03 April 2011

London on the Weekend - yohji yamamoto and the cult of beauty

For the past year I have been part of the Product Team for the V&A at Dundee project. As you would hope it's a dynamic project with many interesting facets. This weekend, in my mind, was a particularly important milestone as the touring exhibition of the architectural designs for the V&A at Dundee building, is displayed in V&A South Kensington in London (until 15 May, 2011). Professor Paul Thompson, Rector of Royal College of Art and Lesley Knox, Chairman of the Alliance Trust and Dundee Design Ltd (the charitable organisation established to make V&A at Dundee happen) spoke of the significance of the initiative and the quality of Kengo Kuma's architectural design. Professor Thompson gave insight into the exhibitions that would be travelling to Scotland in the pre-opening (2011-2014) and post-opening (2015-17) periods and, Lesley Knox looked to the future where Dundee would be known for the 3 D's - Design, Digital and Discovery.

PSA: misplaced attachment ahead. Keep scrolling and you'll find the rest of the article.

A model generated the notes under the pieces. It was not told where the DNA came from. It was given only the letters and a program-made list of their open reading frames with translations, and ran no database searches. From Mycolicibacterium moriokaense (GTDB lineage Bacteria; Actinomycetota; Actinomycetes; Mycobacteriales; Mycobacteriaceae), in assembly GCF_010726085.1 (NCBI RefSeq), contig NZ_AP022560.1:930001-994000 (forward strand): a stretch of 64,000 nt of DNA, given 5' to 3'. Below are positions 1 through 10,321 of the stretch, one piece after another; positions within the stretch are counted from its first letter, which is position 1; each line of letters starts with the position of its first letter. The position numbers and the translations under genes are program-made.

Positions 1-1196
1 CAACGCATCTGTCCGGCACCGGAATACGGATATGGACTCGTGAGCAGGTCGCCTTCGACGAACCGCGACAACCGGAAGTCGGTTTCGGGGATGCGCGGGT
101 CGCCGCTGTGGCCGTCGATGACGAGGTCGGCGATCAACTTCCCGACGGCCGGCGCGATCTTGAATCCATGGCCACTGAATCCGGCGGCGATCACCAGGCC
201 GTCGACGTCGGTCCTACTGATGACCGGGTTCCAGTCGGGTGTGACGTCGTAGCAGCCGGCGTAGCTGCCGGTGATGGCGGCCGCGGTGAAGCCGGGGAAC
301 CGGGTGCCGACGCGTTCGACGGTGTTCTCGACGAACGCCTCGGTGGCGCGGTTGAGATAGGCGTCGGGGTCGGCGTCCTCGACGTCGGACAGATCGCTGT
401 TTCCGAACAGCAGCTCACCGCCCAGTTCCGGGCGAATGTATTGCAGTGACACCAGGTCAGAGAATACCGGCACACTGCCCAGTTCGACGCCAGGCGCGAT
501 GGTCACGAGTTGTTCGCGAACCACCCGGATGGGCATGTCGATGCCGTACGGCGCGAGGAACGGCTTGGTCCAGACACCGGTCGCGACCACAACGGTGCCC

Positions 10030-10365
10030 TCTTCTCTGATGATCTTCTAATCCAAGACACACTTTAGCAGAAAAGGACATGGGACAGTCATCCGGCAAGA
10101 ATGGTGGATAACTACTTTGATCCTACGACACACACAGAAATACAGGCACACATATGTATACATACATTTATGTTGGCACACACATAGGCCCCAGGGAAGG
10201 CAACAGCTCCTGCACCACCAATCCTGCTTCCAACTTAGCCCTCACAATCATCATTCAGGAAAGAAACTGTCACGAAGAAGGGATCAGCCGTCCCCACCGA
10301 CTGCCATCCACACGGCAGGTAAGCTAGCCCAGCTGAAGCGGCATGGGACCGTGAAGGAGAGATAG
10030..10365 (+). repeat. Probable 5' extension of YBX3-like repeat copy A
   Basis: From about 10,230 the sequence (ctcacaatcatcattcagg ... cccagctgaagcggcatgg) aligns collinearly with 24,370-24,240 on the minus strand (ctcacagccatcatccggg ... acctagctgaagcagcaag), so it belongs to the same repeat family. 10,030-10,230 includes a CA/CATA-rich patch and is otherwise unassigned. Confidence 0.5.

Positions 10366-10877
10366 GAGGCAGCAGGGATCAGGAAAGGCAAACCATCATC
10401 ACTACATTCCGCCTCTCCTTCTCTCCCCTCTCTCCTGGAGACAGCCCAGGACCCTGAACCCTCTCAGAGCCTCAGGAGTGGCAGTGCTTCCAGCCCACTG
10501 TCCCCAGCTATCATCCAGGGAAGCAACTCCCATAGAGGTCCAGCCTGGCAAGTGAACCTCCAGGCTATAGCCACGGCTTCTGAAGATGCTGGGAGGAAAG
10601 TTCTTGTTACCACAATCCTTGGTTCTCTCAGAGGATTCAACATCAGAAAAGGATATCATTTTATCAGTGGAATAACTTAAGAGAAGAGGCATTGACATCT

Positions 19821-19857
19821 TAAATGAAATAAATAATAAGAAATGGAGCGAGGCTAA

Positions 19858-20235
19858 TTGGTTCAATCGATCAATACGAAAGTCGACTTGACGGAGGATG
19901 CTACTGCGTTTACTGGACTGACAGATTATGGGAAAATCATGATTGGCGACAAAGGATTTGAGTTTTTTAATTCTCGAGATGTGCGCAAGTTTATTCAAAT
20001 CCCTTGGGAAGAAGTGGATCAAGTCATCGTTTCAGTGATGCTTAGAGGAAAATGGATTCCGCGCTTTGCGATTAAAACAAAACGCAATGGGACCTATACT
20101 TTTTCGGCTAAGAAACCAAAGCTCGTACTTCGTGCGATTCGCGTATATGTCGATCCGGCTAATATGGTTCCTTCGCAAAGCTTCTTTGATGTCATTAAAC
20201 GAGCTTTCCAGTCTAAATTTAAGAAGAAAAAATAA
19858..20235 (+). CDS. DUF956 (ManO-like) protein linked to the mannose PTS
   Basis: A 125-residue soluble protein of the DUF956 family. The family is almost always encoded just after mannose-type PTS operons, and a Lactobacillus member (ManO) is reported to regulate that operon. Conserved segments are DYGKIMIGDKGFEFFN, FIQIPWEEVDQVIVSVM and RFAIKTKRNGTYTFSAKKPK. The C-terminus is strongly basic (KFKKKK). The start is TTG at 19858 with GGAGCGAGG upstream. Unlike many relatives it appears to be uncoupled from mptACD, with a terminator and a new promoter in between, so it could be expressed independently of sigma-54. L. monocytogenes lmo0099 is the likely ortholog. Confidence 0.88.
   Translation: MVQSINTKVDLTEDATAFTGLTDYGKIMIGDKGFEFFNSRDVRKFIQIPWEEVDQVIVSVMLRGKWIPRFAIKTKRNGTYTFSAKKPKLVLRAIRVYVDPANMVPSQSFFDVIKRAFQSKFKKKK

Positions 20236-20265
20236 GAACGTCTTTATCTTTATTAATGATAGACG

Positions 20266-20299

For me the excitement of V&A at Dundee was also to be found in the atmosphere of V&A London on Friday evening. It was filled with an array of positive noise and energy - the place was simply alive with people socialising! It was a stark statement and one couldn't help but be impressed by the achievements of the V&A who have transformed the concept of a museum and changed people's perceptions of what a museum is in the 21st century. Who knew ten years ago that we'd be saying 'Let's have a night out at the museum on Friday!'

As well as the architectural design display, the delights of the V&A included a spectacular retrospective of fashion designer Yohji Yamamoto (- over 80 garments form the last 30 years). The breadth and depth of Yamamoto's portfolio is jaw dropping. Being up close and personal with design of such deep integrity was inspirational. His attention to detail and his approach to playfulness is really special.

A sensational history lesson via The Cult of Beauty exhibition was also enjoyed. Indeed, I don't recall the last time I had such a meaningful conversation with colour, be it subtle, sympathetic, bold or mischievous. And whether you love or loathe the aesthetic movement 1860-1900 (e.g. the work of Lord Leighton, Albert Moore, John Everett Millais, John Ruskin, Dante Gabriel Rosetti) it has a lot to teach us, still.

Two different design commentaries, both utterly inspirational.